Coronavirus reminds us: Border security is national security
By Lew Jan Olowski
The global coronavirus crisis proves national borders are necessary, and border enforcement works.
A novel coronavirus outbreak from Wuhan, China, has infected tens of thousands, killed at least hundreds, and turned China’s biggest cities into ghost towns as the Chinese government locks down entire regions containing tens of millions of people, and countless millions more quarantine themselves.
The first line of defense against coronavirus is the border. Not just figuratively. Any national border is, by definition, a literal line of defense.
Thus, the United States imposed a travel ban on any foreigner that recently visited China. Otherwise, at least 14,000 people per day would be entering the U.S. via China.
Repelling people at the border prevents them from transmitting coronavirus inside the country. Airlines and governments worldwide are taking similar measures. As a result, contagion is slowed and lives are saved.
This is proof that defending national borders is an essential element of any national security strategy. Therefore, Americans should enjoy bipartisan consensus over the goal of border policy: to maximize the national security interests of the United States.
Unfortunately, the policy debate tends to ignore this fact. Instead, discourse focuses on the status of illegal immigrants. “They just want a better life,” says the cliché.
So should potential coronavirus carriers be allowed into the United States, too? Coronavirus carriers are often poor, they need health care, and they are fleeing a life-threatening emergency in their home countries. They’ll probably get superior medical care here. Admitting coronavirus carriers is no more absurd than any other anti-borders policy position.
Even U.S. presidential candidates believe illegal immigrants should get taxpayer-funded health care. Meanwhile, anti-borders activists sue the United States in federal court to stop President Trump from requiring that migrants provide their own coverage.
The whole point of health care is to treat sickness. Providing free health care to migrants necessarily means providing it to sick migrants. And few sick migrants need health care as desperately as those carrying coronavirus.
What if a coronavirus carrier misrepresents his purpose when entering the United States, or sneaks across the border undetected to get treatment? In that circumstance, he is an illegal alien: just like many others who illegally cross the border, overstay their visas, or otherwise misrepresent their intentions when entering.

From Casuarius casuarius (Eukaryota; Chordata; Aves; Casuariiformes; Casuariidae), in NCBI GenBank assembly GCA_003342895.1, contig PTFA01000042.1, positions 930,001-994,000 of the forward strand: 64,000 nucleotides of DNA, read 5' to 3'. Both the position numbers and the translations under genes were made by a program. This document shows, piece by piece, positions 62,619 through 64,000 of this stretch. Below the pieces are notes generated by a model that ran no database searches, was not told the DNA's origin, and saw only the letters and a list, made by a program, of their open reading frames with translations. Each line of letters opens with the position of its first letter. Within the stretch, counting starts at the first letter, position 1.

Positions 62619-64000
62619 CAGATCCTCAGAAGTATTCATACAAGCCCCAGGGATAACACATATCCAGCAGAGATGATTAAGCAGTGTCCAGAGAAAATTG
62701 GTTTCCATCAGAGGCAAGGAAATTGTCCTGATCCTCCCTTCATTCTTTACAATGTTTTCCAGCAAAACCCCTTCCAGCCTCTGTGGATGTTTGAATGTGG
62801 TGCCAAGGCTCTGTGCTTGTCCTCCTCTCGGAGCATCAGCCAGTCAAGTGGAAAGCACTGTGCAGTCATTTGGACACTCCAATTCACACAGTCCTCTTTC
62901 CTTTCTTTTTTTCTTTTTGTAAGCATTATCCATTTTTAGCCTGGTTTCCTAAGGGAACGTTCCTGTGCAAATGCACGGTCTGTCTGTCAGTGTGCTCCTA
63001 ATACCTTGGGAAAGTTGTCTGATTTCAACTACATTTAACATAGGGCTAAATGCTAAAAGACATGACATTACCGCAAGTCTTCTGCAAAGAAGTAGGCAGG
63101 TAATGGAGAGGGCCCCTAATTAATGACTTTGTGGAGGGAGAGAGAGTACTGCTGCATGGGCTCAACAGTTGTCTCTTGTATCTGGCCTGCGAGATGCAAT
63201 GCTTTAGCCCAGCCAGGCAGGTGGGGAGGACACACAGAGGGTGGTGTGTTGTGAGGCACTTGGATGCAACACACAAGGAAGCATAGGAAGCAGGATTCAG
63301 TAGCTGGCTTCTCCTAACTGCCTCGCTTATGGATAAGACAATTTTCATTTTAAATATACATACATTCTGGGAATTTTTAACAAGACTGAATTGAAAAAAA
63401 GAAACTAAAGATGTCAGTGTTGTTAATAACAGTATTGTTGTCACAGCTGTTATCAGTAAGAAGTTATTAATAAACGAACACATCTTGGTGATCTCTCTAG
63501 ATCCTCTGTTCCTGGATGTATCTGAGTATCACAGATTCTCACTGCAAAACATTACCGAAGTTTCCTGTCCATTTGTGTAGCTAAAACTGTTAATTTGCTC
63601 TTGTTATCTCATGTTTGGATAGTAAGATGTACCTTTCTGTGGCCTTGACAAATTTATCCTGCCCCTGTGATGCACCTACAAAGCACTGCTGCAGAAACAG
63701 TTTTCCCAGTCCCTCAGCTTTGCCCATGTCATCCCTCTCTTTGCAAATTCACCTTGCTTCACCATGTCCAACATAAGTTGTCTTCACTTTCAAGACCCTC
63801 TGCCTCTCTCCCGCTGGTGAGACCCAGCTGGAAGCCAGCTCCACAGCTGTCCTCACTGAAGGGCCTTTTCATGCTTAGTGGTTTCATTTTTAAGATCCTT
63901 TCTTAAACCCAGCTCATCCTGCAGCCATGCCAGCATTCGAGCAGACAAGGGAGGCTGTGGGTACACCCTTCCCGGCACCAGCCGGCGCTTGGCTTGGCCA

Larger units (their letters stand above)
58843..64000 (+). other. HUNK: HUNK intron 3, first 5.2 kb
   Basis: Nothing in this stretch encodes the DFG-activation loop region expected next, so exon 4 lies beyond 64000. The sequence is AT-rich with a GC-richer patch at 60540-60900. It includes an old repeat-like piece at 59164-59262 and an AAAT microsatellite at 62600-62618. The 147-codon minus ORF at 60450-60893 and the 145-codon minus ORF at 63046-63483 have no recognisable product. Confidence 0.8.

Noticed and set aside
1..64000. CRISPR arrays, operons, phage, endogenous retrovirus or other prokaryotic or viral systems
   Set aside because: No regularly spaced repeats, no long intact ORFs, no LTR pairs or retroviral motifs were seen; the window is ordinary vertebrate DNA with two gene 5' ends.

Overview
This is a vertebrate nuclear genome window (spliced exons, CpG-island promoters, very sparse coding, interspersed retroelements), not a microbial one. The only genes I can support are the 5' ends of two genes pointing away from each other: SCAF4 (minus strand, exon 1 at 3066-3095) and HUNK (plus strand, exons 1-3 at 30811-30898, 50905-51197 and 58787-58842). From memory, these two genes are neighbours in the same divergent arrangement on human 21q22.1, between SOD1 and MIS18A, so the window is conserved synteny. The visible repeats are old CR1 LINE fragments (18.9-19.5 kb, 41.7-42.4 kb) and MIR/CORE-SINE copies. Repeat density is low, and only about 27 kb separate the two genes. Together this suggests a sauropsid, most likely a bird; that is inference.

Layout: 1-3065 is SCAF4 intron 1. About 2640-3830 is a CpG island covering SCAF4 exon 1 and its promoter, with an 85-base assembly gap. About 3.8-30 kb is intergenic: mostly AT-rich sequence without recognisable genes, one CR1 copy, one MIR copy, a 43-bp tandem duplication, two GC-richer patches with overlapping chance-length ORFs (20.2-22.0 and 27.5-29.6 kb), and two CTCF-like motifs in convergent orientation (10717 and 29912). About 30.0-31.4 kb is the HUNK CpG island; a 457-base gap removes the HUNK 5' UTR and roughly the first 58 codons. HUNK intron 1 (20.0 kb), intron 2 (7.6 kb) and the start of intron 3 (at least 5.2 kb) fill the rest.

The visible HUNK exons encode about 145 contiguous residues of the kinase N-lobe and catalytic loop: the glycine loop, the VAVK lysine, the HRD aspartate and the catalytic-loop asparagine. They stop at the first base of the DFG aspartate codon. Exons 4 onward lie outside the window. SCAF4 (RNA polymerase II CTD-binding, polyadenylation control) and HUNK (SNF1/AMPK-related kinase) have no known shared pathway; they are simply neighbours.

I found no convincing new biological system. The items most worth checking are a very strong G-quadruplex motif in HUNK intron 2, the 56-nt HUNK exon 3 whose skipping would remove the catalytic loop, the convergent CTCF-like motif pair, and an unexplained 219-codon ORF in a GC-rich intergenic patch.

Families from the coronavirus epicenter of Wuhan may also merit asylum privileges in the United States under anti-borders activists’ loose treatment of the term. Wuhaners, even those located far away from the coronavirus outbreak, are being persecuted. Their government is targeting them — detaining them and even paying bounties to anyone who turns them in — and they are denied basic services simply because of where they were born. Or, in legalese, because of their “membership in a particular social group.”
To be sure, coronavirus-carrying foreigners are a public safety threat. But anti-borders policies routinely place this burden on Americans anyway.
Take measles, for example. According to the Centers for Disease Control and Prevention, measles “is brought into the United States by unvaccinated people who get infected in other countries.” One outbreak erupted at an immigration detention facility near the U.S.-Mexico border. Another outbreak started with a refugee. About one in three measles outbreaks is caused by foreigners entering the United States, while the rest occur when unvaccinated Americans catch measles in foreign countries and bring it back home.
Not even everyone who lawfully enters the United States is required to get the measles vaccine, let alone illegal aliens. Nonetheless, local governments force the vaccine upon Americans who have no intention of traveling.
American children are even denied basic rights, like the right to attend public school, unless they are certifiably vaccinated.
Those who argue for lax border enforcement shift the public-safety burden onto American citizens in other ways, too. For example, sanctuary laws keep known criminals inside the community instead of letting federal authorities deport them. This includes criminals accused of serious crimes like homicide, sexual assault and robbery.
And, in cities like Chicago, Philadelphia and New York, prosecutors even treat alien criminals more leniently than they treat U.S. citizens by reducing their criminal sentences just to prevent federally mandated deportation.
Anybody who understands the importance of border control during the coronavirus outbreak should also understand the importance of border control generally.
Lew Jan Olowski is staff counsel at the Immigration Reform Law Institute, a public interest law firm working to defend the rights and interests of the American people from the negative effects of illegal migration.
Also published at: Lew J. Olowski, Coronavirus reminds us: Border security is national security, The New York Daily News, February 7, 2020.